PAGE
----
My latest ‘mums who write’ interview is with Lauren North, author of The Perfect Betrayal, which tells the story of a mum who loses everything after her husband dies. Lauren’s a mum of two and chats about making time to write - even if it’s just for ten minutes - and how motherhood helped her imagination to go to the darkest places…
Where do you live and with who?
I live in the countryside on the Essex and Suffolk borders with my husband, Andy, and our two children. Tommy is nine and Lottie is eight.
What’s your writing routine like?
I’m not sure if this counts as a routine, but I try to write whenever I’m not spending time with the kids. We’re lucky to live very close to the school (60 second walk), so in the mornings I’m at my desk with a coffee by 9am. I write for a few hours. Then either exercise or walk the dog. Then I do another few hours writing in the afternoon.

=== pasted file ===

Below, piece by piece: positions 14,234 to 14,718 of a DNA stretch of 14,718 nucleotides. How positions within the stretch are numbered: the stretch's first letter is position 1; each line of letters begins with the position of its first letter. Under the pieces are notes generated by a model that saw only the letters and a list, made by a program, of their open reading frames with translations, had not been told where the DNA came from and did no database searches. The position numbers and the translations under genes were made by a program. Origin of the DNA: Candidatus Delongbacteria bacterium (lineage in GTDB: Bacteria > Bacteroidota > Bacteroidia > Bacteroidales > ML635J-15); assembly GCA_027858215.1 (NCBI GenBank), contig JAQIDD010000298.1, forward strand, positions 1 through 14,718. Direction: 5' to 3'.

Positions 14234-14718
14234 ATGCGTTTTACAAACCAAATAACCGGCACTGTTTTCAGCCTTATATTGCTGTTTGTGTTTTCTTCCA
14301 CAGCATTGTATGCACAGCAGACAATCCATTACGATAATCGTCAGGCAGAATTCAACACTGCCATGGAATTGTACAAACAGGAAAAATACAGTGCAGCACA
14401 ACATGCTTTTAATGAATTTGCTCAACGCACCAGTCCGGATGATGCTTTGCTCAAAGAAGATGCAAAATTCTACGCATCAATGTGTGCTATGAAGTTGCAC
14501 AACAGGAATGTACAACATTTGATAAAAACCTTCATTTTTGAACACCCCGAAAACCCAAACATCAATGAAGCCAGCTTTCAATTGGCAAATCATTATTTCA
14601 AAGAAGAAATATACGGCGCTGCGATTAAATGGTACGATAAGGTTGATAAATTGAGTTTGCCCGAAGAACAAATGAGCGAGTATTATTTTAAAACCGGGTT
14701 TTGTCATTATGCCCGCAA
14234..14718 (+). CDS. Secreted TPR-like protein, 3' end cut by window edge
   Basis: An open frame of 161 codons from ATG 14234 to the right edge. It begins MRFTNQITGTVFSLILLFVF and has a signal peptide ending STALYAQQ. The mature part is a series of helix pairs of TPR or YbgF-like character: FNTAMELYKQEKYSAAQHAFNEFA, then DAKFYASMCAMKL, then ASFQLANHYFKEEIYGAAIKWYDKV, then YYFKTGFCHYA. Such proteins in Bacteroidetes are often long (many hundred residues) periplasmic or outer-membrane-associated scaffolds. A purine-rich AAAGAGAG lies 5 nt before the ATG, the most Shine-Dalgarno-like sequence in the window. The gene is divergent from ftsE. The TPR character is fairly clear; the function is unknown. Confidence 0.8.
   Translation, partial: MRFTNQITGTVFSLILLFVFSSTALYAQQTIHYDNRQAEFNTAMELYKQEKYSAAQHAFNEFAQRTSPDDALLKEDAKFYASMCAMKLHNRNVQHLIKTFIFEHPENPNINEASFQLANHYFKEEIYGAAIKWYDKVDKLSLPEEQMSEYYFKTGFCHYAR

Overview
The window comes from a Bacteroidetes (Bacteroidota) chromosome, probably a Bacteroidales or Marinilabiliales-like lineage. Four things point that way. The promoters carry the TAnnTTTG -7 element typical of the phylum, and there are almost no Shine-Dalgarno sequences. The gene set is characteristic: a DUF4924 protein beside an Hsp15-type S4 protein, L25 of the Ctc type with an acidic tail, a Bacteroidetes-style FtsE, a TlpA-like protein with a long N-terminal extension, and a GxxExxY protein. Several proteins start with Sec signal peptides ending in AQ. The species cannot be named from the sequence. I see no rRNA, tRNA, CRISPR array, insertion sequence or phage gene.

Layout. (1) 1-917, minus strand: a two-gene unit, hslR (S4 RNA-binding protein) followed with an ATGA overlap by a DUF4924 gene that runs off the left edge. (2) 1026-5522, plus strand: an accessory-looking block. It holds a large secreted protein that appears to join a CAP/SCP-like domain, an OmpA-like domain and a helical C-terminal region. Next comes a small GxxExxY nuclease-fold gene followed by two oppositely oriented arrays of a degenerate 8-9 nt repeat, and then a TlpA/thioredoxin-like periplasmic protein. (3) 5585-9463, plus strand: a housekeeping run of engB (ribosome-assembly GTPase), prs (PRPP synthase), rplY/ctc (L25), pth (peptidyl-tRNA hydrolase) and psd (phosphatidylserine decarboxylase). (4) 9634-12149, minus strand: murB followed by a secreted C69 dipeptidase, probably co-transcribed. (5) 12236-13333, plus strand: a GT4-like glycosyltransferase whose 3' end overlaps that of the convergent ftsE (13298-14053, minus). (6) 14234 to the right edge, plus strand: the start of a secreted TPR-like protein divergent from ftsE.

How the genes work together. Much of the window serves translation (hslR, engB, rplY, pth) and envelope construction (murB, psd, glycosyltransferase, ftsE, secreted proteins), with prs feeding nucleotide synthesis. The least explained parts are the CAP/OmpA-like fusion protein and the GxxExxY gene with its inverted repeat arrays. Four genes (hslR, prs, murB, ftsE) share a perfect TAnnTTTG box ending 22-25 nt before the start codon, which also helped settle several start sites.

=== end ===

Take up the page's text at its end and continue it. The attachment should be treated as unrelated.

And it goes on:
When it’s school holidays, I’m at my desk by 6am and write for two hours. Then we go out for the day and do the normal fun stuff, then I’m back to my desk for another hour or two in the afternoon or evening.
Where do you write from?
I have a small study downstairs where I write most of the time (it used to be a cupboard and I have to share it with the dog. It does have a window though). If I’m struggling to settle then I go to my gym and write in the cafe there. For some reason the distraction of other people often helps me to concentrate.
If it’s a quiet evening then I’ll do another hour while the kids are playing. I always take work with me on the club runs. Ballet and tap is two hours on a Tuesday so I take my laptop. Other times it’s a print out of my current chapter to scribble over in case I find myself with a spare ten minutes.
We go to our local zoo a lot and the kids love playing in the playgrounds there, so I’m often writing on my phone or scribbling in a notebook (or the back of a receipt once).